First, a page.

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Vertical Drop: “Phase Transition!” M. Opferman, R.D. Coalson, D. Jasnow and A. Zilman, and Phys. Rev. E 86, (2012)

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Increasing C 0 Homogeneous Extended Homogeneous Collapsed Collapsing

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Increasing C 0 Homogeneous Extended Homogeneous Collapsed Inhomogeneous

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Brush N B red N blue M sites M/v supersites Solution M S /v supersites h Blue = Nup (Monomer) Red = Kap (Nanoparticle) When nanoparticles are larger than monomers, place the larger particles first so that the number of available “super-lattice” sites is easily calculated.

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v>1 shares many qualitative similarities with the v=1 case, including the decrease in brush height when more nanoparticles are bound and the phase transition between an extended and collapsed state when the binding strength is sufficiently high. v=10v=1

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Comparison of MFT vs. BD simulations for v=10. Note: BD simulations for v=10 were performed with spherical nanoparticles having spherically homogeneous attraction nup (polymer) monomers.

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Milner-Witten-Cates (MWC) / Zhulina Mean Field Theory of a Plane-Grafted Polymer Brush: Here: z =distance from grafting plane = monomer (polymer bead) density (volume fraction) = function derived from the brush free energy function above ( sans polymer chain stretching energy term) A,B = positive constants dependent on polymer chain length and grafting density A better level of theory is provided by …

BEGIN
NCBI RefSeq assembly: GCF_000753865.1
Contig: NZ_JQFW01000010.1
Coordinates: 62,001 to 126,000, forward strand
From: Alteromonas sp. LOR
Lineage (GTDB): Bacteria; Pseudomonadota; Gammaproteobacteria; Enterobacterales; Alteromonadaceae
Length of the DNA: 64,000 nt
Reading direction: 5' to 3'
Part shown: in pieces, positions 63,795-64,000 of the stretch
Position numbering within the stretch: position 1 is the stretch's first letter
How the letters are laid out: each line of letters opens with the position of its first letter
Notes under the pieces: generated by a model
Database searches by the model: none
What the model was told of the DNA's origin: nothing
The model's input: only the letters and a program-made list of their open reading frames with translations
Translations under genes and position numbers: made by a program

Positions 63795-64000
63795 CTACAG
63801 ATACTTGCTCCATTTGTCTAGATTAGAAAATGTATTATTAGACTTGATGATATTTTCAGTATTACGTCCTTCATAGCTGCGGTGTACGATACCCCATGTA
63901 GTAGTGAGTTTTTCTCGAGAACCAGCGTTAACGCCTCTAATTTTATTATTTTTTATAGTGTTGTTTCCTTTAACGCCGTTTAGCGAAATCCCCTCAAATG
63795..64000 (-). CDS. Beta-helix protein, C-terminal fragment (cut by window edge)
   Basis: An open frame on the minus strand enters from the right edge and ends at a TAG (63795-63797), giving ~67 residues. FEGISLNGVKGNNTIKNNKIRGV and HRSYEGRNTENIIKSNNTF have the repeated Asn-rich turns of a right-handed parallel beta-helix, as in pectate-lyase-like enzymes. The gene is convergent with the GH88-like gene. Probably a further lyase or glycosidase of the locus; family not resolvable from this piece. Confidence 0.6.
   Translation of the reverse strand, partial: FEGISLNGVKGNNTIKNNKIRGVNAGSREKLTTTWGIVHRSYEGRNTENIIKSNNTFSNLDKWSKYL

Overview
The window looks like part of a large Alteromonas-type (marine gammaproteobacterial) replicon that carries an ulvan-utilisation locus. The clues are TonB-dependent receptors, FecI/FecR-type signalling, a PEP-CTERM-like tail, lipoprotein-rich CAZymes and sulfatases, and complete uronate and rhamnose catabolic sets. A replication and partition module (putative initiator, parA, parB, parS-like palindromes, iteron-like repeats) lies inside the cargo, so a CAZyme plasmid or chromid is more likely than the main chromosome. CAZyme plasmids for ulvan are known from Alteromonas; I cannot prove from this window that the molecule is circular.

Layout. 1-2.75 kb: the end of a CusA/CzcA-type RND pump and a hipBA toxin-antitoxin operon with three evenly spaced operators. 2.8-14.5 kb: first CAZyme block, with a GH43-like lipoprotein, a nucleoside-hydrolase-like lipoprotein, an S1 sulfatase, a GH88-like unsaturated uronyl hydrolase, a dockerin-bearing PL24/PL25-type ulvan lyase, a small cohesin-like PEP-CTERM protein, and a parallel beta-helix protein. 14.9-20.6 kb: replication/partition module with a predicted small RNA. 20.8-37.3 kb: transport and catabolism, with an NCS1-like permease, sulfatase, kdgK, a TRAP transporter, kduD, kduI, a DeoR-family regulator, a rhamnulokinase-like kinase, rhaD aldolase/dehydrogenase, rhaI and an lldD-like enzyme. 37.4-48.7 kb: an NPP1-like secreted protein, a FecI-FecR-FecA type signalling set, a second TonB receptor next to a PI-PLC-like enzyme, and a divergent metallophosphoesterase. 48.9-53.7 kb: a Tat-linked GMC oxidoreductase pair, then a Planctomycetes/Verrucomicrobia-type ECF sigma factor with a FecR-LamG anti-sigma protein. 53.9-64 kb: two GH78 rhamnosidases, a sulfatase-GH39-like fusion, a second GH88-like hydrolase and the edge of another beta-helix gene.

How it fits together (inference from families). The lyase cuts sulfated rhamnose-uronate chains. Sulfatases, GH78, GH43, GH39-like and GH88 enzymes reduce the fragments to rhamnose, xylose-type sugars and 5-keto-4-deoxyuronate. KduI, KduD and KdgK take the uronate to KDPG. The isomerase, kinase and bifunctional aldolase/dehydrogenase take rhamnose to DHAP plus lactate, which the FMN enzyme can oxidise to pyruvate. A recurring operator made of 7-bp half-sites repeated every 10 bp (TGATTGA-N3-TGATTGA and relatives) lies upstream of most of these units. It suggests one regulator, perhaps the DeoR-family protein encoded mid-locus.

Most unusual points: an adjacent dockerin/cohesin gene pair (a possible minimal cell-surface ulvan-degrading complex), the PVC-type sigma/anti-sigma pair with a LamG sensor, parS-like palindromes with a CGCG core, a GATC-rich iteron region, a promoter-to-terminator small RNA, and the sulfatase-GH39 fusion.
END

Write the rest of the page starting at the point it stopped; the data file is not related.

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A A - Bz 2 Illustration of MWC theory inversion procedure : at every distance z from the grafting surface, there is a unique value of monomer density Ψ :

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Langevin simulation data vs. MWC theory for v=1,20,100. ** Overall, the agreement between Langevin simulations and MWC is quite reasonable (good?) over the entire range v= (Quantitative agreement degrades as v increases, but all qualitative features are faithfully reproduced.) A few conclusions: 1)No true “phase transition” (discontinuity in h vs. c ) even for v=1. 2)The collapse transition is sharper for smaller v. V=1 V=20 V=100 ** MGO, RDC, DJ and AZ, Langmuir, in press.

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Spatial distribution of monomers, ψ (z), and nanoparticles, Φ (z), for v=1, a=4: Comparison of Langevin simulations to MWC theory. Increasing nanoparticle concentration, c → Simulations MWC theory Red = Φ Blue = ψ extended statecollapse regimecollapsed state

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New results from Lim et al. ** on a nup-based brush grafted to a flat surface with attractive kap proteins in solution: ** Schoch, R.L., L.E. Kapinos, and R.Y. Lim, PNAS : p – Δ d = change in brush height from its value when there are no nanoparticles (here, “kaps”) in solution, and ρ kap β 1 is the number of nanoparticles inside the brush per unit surface area. [N.B.: ρ kap β 1 increases monotonically with bulk nanoparticle concentration, which is indicated in parentheses in the figure.]

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Potential Nanotechnology Application: Tunable nano-valves (for separations applications): Our variation on this theme: Control via nanoparticle concentration Control via solution pH: Iwata, H., I. Hirata, and Y. Ikada, Macromol., : p Control via temperature: Yameen, B., M. Ali, R. Neumann, W. Ensinger, W. Knoll, and O. Azzaroni, Small, : p

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We developed a simple theory capable of explaining the collapse of a polymer brush when exposed to binding particles Depending on the binding strength, collapse may be quite sharp over a small nanoparticle concentration range. Next steps: I) Add more realism. E.g.: discrete binding sites on the (large) nanoparticles, cylindrical geometry, range of polymer grafting densities and nanoparticle sizes. II) Applications to both biology (NPCs) and materials science (controlling the morphology of a polymer brush) are envisaged. $$: NSF